inserted in the programs. So it is always
recommended to use inline functions for small
frequently used functions.
The definition of inline function should appear
before the function call.
Static Data Members
A data member of a class can be qualified as static. A static
member variable has certain special characteristics. These
are:-
It is initialized to zero when the first object of its class is
created. No other initialization is permitted.
Only one copy of that member is created for the entire class
and is shared by all the objects of that class, no matter how
many objects are created.
It is visible only within the class, but its lifetime is the entire
program.
Static Data Members
The type and scope of each static member
variable must be defined outside the class
definition.

They are also known as class variables since


they are associated with the class itself rather
than with any class object.
#include<iostream> int main()
class item {
{ item a,b,c;
static int count;
int number; a.getcount();
public: b.getcount();
void getdata(int a) c.getcount();
{
number=a; a.getdata(100);
count++; b.getdata(200);
}
void getcount() c.getdata(300);
{
cout<<"after reading
cout<<"count="<<count; data";
} a.getcount();
}; b.getcount();
int item::count; c.getcount();
}
output:
count=0
count=0
count=0
after reading data
count=3
count=3
count=3
Static Member Functions

The main usage of static function is when the programmer


wants to have a function which is accessible even when the
class is not instantiated.
Static member functions have a class scope and they do not
have access to the 'this' pointer of the class.
Static Member Functions
Static function is defined by using the keyword static before the
member function that is to be declared as static function.
static return_data_type function_name()
{
statement 1;
statement 2;
.
.
}
Static Member Functions
The functions declared static or static functions are accessed
using only the class name and the scope resolution operator,
unlike in normal member functions where these are not used.

A static member function can only access static member data,


of the class.
Static Member Functions
A non-static member function can be declared as virtual
but care must be taken not to declare a static member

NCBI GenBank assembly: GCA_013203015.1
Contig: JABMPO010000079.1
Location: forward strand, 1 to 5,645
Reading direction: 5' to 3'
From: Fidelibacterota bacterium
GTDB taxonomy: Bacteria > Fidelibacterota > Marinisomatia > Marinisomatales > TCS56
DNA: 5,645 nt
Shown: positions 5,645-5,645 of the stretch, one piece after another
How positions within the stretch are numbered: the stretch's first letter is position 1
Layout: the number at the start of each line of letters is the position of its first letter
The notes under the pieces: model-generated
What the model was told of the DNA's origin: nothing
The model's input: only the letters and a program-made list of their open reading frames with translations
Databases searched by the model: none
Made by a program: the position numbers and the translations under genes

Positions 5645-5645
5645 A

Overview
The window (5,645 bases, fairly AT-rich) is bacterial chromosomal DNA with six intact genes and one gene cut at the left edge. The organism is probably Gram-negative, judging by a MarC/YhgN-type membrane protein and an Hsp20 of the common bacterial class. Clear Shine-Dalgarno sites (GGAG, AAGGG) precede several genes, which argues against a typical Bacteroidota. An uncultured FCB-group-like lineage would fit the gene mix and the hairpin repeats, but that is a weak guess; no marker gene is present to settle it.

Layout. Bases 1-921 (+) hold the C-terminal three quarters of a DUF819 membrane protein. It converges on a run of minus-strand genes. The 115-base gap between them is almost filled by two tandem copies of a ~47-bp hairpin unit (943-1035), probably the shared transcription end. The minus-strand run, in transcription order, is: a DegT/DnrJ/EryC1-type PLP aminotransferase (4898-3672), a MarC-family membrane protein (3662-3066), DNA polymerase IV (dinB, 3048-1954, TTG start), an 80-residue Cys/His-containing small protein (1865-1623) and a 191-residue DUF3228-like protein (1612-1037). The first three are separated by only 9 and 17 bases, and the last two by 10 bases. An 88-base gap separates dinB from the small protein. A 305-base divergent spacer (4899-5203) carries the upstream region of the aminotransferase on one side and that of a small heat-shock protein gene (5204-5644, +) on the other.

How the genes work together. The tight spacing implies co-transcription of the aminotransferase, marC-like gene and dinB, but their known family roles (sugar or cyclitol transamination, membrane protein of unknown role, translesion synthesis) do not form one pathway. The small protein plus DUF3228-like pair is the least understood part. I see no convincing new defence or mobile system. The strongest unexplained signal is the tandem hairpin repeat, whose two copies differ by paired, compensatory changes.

function as virtual.

It is possible to declare a data member of a class as


static irrespective of it being a public or a private type in
class definition.
#include<iostream> int main()
class test {
{ test t1,t2;
int data; t1.setdata();
static int count; t2.setdata();
public:
void setdata()
{ test::showcount()
data=++count; ;
}
void showdata() test t3;
{ t3.setdata();
cout<<"object number:
"<<data<<endl;
} test::showcount()
static void showcount() ;
{
cout<<"count:
"<<count<<endl; t1.showdata();
} t2.showdata();
}; t3.showdata();
return 0;
}
Output
count: 2
count: 3
object number: 1
object number: 2
object number: 3
Categories of functions

A function with no parameter and no return value


A function with parameter and no return value
A function with parameter and return value
A function without parameter and return value
A function with no parameter and no return
value
#include<iostream>
Using namespace std;
void print(); /*func declaration
int main()
{
Cout<<no parameter and no return value;
print(); /*func calling
return 0;
}
void print() /*func defination
{
For(int i=1;i<=30;i++)
{
cout<<*;
}
Cout<<\n;
}
A function with no parameter and no return
value

There is no data transfer between calling


and called function
The function is only executed and nothing
is obtained
Such functions may be used to print
some messages, draw stars etc
A function with parameter and no
return value

#include<iostream>
using namespace std;
void mul(int,int);
int main()
{
int a=10,b=20;
mul(a,b); /*actual arguments
return 0;
}
void mul(int x, int y) /*formal arguments
{
int s;
s=x*y;
Cout<<mul is << s;
}
A function with parameter and return
value
#include<iostream>
using namespace std;
int max(int,int);
int main()
{
int a=10,b=20,c;
c=max(a,b);
Cout<<greatest no is <<c;
return 0;
}
int max(int x, int y)
{
if(x>y)
return(x);
else
{